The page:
Teacher Fired For Refusing To Use Transgender Student's Pronouns

Teacher Fired For Refusing To Use Correct Pronouns For Transgender Student

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The teacher cited religious beliefs as his reason

A high school teacher has been fired from his job this week after he repeatedly refused to use a transgender boy’s male pronoun.

Peter Vlaming, a French teacher at West Point High School in West Point, Virginia, was terminated for refusing to observe the school’s nondiscrimination policies. Vlaming repeatedly declined to refer to a ninth-grade student using correct pronouns because of  his “religious beliefs.”

“Mr. Vlaming repeatedly refused to comply with nondiscrimination, nonharassing policies adopted by this board,” the West Point superintendent’s attorney said at his hearing. The principal, assistant principal, and multiple students testified for both sides before the school board made its unanimous decision to terminate Vlaming.

West Point High School Principal Jonathan Hochman told the board during the hearing that Vlaming told him he refused to use male pronouns to address the student, saying, “I like the student and miss the female version of the student.” Vlaming was told to do whatever “the parents required.”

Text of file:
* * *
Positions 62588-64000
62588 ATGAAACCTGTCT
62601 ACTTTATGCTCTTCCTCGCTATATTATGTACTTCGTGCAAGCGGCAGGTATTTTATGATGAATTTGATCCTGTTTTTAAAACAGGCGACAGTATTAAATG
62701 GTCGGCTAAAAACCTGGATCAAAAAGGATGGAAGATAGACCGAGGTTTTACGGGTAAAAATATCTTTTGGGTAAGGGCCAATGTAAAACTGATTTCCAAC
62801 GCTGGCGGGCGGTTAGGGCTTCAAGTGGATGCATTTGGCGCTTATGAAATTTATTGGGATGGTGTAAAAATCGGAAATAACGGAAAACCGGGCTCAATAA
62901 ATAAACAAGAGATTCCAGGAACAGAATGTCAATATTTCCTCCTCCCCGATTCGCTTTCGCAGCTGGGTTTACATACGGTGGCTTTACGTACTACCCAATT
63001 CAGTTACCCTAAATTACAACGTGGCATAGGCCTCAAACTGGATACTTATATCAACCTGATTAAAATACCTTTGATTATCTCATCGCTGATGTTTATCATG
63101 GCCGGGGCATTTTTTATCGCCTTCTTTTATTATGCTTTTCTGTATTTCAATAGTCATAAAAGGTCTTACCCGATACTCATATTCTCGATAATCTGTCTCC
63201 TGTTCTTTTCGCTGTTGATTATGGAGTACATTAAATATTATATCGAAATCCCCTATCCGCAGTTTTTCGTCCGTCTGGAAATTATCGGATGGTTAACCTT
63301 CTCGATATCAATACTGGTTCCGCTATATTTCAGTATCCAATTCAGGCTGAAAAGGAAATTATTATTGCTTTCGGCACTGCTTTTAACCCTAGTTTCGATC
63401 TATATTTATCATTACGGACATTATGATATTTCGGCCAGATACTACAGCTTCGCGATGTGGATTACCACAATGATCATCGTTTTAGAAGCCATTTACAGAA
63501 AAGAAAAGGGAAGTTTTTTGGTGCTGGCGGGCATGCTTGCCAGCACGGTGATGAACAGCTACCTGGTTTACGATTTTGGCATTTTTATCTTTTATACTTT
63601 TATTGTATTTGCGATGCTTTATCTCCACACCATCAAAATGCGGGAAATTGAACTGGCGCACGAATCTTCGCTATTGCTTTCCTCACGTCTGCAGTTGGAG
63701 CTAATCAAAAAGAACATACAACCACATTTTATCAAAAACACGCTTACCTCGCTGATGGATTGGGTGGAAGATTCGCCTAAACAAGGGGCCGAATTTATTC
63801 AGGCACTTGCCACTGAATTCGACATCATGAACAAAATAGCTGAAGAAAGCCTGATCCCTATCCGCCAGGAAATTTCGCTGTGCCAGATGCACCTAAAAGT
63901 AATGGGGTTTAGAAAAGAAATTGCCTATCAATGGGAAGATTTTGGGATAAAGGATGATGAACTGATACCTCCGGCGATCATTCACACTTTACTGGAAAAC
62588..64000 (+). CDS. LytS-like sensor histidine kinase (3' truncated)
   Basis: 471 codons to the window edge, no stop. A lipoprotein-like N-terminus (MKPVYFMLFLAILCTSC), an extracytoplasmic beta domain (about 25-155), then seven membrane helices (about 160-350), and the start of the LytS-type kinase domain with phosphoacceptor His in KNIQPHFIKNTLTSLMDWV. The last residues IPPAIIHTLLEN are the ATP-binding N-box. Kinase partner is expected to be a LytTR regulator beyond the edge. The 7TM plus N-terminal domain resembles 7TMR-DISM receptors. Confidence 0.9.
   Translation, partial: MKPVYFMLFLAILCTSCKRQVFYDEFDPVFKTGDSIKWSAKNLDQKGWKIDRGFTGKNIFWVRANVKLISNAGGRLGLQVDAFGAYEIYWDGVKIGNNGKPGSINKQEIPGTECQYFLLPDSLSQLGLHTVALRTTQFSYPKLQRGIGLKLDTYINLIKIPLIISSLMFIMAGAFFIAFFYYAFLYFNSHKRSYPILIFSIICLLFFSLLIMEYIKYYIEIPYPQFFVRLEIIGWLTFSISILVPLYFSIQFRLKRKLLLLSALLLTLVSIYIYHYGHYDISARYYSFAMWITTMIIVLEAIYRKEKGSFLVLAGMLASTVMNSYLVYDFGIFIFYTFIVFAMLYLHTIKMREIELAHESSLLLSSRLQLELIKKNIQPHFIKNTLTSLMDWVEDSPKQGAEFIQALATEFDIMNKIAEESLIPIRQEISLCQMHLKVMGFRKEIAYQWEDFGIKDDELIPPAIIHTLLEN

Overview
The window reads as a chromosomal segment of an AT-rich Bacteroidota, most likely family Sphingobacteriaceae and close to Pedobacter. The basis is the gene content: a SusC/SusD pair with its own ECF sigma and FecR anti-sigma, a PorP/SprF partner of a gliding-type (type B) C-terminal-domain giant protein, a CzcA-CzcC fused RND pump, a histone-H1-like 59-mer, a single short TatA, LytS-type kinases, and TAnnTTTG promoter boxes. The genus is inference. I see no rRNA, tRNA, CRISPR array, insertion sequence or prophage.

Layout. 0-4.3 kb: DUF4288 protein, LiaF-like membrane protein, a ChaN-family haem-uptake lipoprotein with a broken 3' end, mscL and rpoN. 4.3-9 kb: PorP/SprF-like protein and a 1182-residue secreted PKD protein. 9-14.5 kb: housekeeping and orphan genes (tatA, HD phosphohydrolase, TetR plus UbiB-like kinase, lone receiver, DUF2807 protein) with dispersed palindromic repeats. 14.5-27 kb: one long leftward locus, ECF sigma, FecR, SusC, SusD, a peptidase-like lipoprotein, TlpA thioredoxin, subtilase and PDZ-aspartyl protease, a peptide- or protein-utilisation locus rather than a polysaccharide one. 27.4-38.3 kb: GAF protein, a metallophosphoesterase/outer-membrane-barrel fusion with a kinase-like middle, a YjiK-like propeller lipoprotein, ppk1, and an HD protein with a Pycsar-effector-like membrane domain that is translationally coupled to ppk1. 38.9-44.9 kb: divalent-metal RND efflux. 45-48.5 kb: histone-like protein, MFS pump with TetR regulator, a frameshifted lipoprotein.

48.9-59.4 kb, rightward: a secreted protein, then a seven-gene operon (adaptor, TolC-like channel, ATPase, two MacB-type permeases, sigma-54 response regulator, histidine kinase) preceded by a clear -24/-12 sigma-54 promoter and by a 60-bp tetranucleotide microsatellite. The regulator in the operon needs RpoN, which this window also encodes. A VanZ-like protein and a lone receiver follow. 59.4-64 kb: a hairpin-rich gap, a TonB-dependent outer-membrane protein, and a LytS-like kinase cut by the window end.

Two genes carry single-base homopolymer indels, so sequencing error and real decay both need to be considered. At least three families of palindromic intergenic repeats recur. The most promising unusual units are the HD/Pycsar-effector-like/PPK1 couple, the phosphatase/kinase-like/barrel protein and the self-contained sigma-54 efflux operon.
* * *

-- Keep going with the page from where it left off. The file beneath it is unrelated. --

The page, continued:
No. Just, no.

Picking and choosing the parts of religion that best suit you is inexcusable, especially for a teacher. Here’s the thing — it’s not about you. It’s about making your students feel comfortable and safe. You don’t need to agree with their beliefs but you should respect every student’s right to be who they are. They’re going through enough without having someone in a position of power and trust marginalizing them further.

“Tolerance is a two-way street, but tolerance on the part of the school district has been noticeably absent,” Vlaming’s lawyer said in a statement Friday. “We are here today because a specific worldview is being imposed on me. Even higher than my family ranks my faith. I could not in good conscience go as far as using male pronouns.”

Assistant Principal Suzanne Aunspach told the board that she met with the student’s parents over the summer and was informed he was transitioning and wanted to be addressed with male pronouns. Aunspach then met with all the student’s teachers to notify them of the change.

He was initially suspended for referring to the student as “she” during a school activity, and was subsequently placed on administrative leave. Following his statement, which was met with a round of applause. A board member then asked Vlaming if he would continue not to use male pronouns when referring to the student and he said, “I’m happy to use the new name, I’m happy to avoid the pronouns that offend. I am not happy to use male pronouns for a female.”

“And so you will refuse to use male pronouns to refer to the student in question, is that correct?” the board member continued. “Correct,” Vlaming said.

Vlaming was officially terminated on Thursday.